A Cold Hard Truth
I have drawn from my observations that the religious community's disposition towards homosexuals is a cultural phenomenon and not a religious one. Though, it originally was fueled by religious rhetoric. In Leviticus 18:22, It says to "Not lie with a man as a woman, for it is an abomination." People just naturally drew their own conclusions about why it's an abomination. The word “abomination” was often used to describe things that are ceremonially forbidden. The word “abomination” is used throughout Leviticus for things that we would regard are minor or even inconsequential. Furthermore, for some reason, the word “abomination” was given so much more weight than what it deserved in our language and in other romantic and Germanic tongues. The word does not bear any implication of fervent condemnation nor does it imply any kind of divine judgment or divine consequential severity. It’s simply a word that means ceremonially forbidden. During the times before the Exodus (Israel's departure from Egypt), it was common for some of that nation to participate in fertility and storm-god worship because of the harsh climate. Asherah is the Canaanite goddess of fertility while Baal is the Canaanite god of the storms. The worship ceremonies of these two gods were commonly sexual worship, as there was a deep relationship between the two gods roles. Sexual worship included homosexual relations as well as heterosexual relations, orgies, and bestiality. So when Moses was giving the law to the people, Leviticus had many regulations about cultural conduct. This verse "Do not lie with a man as a woman" is nested within several verses governing sexual behavior. That particular section of scripture was to dissuade the Israelites from falling into systems of worship such as fertility and storm god worship practices. If you look at the opening words in Leviticus 18:1-5, the passage is setting up a few things: The speaker, the audience, and the intent. The speaker is Moses, speaking what God told him to speak. The audience is the Children of Israel, and the intent is to dissuade the Israelites from slipping into systems of worship that were normal the areas where they were and where they are heading. (Armstrong, Karen; A History of God, p. 46-47). Canaanite fertility goddess worship was the primary thing that God wished to prevent from happening while they were wandering in the wilderness.
Leviticus 18:1 The Lord said to Moses, 2 “Speak to the Israelites and say to them: ‘I am the Lord your God. 3 You must not do as they do in Egypt, where you used to live, and you must not do as they do in the land of Canaan, where I am bringing you. Do not follow their practices. 4 You must obey my laws and be careful to follow my decrees. I am the Lord your God. 5 Keep my decrees and laws, for the person who obeys them will live by them. I am the Lord.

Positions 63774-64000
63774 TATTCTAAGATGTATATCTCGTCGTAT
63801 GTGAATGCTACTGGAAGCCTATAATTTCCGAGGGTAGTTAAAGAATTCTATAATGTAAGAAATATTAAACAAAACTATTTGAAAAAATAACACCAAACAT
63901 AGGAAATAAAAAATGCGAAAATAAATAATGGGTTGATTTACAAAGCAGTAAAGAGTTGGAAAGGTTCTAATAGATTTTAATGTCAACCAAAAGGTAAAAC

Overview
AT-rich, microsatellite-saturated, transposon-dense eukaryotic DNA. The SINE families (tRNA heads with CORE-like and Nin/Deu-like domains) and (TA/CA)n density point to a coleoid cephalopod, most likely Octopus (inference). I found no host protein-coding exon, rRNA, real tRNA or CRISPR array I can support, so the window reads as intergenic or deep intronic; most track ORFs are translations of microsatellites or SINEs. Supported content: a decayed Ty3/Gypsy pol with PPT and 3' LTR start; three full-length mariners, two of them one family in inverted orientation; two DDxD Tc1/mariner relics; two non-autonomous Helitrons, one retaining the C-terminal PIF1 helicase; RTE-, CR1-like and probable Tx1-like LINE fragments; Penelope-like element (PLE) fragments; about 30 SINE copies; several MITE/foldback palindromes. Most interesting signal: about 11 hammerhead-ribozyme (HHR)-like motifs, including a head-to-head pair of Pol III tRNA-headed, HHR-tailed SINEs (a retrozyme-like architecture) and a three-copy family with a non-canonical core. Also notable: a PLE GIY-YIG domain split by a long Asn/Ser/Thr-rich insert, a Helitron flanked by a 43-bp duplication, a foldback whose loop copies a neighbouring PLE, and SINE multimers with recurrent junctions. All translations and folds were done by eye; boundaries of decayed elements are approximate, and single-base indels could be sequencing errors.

These statutes were very, very specific in purpose and design. The abomination isn’t the homosexual person. The abomination is the sacred sexual rites of the Baal/Asherah, the worship system where-in God is not worshiped. Further, it’s the sacrificing of babies and children to heathen gods in reverence. The abomination is that God has to share his people with another god or goddess.
The Cities of Sin – A Fallacy of Meaning
Sodom and Gomorrah. Two cities of the Old Testament that made such an impression on Christianity that we have words today that use those words as roots for describing detestable things such as the word “sodomy”:
Sodomy, as defined in the dictionary is “Sexual intercourse that is not the union of the genital organs of a man and a woman. The term is most frequently applied to anal intercourse between two men or to sexual relations between people and animals.” (American Heritage Dictionary)
Why then would good Christian persons want to be involved with each other in such a way? Well, for one thing, the word’s definition is in direct relation to a story within the Book of Genesis. Here’s a brief synopsis of the story. Sodom and Gomorrah were such horrible cities that God desired to destroy it. The cities were the worst of everything in the world. Horrible and detestable things happened there and the Lord knew about all of it. Abraham pleaded with God, that if he found 50 righteous people, that God should spare the city from his judgment. The cities were so evil that God could not even find 10 people to stay his hand. So finally, Angels of the Lord were sent to visit Lot and his family. The angels were intent on not spending the night in Lot’s house, but, Lot knew how bad things were at night, so, he persuaded the Angels to stay with him. When night came, it was the scene out of a zombie-apocalypse movie. Elderly, middle-aged, and young men and boys all came out of the woodwork. Only instead of wanting to eat the two visitors; they desired to have sexual relations with them. And this wasn’t a “hey, you two, let’s go have a threesome or something” type of proposition. This was a “Send those two men out so we can gang-bang them” situation. It was really bad for everyone. The Angels actually had to pull Lot back inside to save him from the mob, and the Angels smote the whole mob with blindness. At that moment, the angels told Lot to leave with his family and do not look back at all. Flee and don’t stop til you reach the next town. So, after Lot and his family was safe, Fire and Brimstone rained from the heavens destroying both cities. I encourage you to actually read the entire story which starts at Genesis 17:1 and ends at 19:29.